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Athena Wastes More Time than Elevator

Athena Wastes More Time than Elevator

The proposal to solve student time pressures by Naveen Sunkavally '01, ["Student Center Express," March 10] misses an essential point that I have observed throughout my stay at MIT: The average student that takes the elevator to the fifth floor of the Student Center heads for the Athena cluster to surf the Web, exchange e-mail, zephyr with friends, or play games. Obviously, these activities decrease efficiency, since students are diverted from their academic tasks.

I have experimentally observed, although not quantitatively measured, that the time effectively spent in an Athena cluster is very often longer than a priori expected. Therefore, an express elevator that may save a few seconds per trip would encourage students to go to the Athena cluster and devote more time to leisure activities.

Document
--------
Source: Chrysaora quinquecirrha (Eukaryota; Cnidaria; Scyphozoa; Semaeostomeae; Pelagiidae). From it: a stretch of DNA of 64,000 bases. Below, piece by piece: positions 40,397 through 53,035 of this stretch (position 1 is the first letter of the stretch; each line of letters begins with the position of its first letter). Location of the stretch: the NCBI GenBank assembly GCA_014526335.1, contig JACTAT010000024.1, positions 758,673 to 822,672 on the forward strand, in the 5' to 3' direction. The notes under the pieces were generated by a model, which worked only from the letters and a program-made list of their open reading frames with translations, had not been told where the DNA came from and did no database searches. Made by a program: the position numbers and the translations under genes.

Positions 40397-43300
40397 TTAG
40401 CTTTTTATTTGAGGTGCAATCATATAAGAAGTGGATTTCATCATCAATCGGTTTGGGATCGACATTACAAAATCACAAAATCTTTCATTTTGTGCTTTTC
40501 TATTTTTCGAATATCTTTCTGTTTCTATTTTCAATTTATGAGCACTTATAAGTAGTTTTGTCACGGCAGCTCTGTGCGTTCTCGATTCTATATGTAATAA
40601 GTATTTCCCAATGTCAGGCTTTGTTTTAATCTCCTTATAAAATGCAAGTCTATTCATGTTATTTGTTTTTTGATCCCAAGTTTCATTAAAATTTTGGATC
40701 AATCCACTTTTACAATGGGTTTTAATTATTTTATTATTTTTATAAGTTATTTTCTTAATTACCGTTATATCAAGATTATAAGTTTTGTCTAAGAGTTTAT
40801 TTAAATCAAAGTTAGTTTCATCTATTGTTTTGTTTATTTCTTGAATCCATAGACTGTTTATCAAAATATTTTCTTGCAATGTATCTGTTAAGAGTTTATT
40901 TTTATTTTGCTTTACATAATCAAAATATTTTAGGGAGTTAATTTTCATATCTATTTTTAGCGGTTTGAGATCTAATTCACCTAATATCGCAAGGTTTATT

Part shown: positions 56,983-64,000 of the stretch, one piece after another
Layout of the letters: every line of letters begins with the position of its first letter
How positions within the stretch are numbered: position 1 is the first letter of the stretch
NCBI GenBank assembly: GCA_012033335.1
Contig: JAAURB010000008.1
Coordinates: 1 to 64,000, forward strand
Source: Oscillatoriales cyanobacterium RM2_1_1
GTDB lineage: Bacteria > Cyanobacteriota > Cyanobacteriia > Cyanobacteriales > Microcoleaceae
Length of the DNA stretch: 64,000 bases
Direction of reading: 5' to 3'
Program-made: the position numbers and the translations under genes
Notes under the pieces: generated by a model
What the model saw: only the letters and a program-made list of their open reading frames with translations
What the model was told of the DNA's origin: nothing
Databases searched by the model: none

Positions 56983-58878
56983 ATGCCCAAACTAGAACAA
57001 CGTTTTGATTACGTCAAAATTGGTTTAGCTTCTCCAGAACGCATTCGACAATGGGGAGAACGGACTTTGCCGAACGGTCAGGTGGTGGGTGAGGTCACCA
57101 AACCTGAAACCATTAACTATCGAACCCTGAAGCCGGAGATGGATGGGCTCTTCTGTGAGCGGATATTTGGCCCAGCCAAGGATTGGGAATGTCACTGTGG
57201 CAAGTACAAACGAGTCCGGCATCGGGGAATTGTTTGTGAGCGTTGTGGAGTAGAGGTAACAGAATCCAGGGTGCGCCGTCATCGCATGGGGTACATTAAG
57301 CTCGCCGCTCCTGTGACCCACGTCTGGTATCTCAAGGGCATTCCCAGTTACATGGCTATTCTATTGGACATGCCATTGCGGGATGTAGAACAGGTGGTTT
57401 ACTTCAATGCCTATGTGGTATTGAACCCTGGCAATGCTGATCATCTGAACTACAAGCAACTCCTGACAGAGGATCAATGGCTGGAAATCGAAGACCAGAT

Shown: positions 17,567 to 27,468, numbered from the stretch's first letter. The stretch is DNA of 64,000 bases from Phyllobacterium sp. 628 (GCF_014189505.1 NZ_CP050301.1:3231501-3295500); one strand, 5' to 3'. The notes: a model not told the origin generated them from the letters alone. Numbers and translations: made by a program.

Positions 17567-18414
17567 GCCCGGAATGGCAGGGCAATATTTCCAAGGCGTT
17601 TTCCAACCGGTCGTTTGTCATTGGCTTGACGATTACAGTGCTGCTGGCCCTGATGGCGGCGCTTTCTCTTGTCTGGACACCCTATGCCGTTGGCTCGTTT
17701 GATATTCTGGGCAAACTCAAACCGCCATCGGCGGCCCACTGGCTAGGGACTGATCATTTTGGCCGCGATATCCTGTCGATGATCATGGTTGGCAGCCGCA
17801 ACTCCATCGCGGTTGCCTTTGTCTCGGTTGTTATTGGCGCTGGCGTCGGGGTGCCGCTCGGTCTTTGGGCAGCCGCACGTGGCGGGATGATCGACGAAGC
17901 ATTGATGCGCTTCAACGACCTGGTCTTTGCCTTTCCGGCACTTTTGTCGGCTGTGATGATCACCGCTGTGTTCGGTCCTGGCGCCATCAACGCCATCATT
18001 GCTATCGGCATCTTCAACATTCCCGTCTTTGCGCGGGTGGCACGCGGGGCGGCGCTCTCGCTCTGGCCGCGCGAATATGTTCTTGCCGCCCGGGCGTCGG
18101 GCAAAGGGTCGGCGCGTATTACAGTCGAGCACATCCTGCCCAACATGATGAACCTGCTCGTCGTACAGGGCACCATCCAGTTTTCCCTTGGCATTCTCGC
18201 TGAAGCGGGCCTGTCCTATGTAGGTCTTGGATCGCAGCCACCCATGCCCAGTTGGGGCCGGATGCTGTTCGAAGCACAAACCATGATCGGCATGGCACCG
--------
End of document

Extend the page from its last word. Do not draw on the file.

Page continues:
It seems obvious that keeping the "slow, decrepit elevators" or even reducing their speed would be an efficient method to deter students from going to the Athena cluster, thus letting them focus on their academic tasks.

If Mr. Sunkavally continues his research on such a fascinating topic, it will be a serious candidate for the Ig Nobel prize.

Luis Garcia-Delgado G